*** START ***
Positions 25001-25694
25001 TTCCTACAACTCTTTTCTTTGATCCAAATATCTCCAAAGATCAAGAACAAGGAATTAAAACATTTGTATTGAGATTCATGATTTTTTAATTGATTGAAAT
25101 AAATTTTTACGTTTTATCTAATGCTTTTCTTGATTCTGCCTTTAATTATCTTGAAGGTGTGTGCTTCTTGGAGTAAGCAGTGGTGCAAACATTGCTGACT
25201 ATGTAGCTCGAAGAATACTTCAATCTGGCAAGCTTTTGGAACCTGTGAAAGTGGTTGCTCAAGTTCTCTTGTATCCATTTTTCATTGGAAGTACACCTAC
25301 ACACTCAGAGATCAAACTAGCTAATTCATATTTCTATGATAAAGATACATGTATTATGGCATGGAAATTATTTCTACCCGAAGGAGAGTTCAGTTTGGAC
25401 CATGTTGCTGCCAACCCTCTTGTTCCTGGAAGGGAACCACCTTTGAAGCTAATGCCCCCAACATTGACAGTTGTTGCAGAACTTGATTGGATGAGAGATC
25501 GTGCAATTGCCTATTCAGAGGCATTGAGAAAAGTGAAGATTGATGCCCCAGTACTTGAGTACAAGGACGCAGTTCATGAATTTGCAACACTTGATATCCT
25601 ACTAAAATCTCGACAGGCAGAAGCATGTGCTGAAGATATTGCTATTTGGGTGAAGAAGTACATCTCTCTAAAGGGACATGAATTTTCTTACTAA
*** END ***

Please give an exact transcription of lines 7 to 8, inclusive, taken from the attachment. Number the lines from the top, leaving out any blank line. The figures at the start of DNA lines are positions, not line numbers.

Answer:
25501 GTGCAATTGCCTATTCAGAGGCATTGAGAAAAGTGAAGATTGATGCCCCAGTACTTGAGTACAAGGACGCAGTTCATGAATTTGCAACACTTGATATCCT
25601 ACTAAAATCTCGACAGGCAGAAGCATGTGCTGAAGATATTGCTATTTGGGTGAAGAAGTACATCTCTCTAAAGGGACATGAATTTTCTTACTAA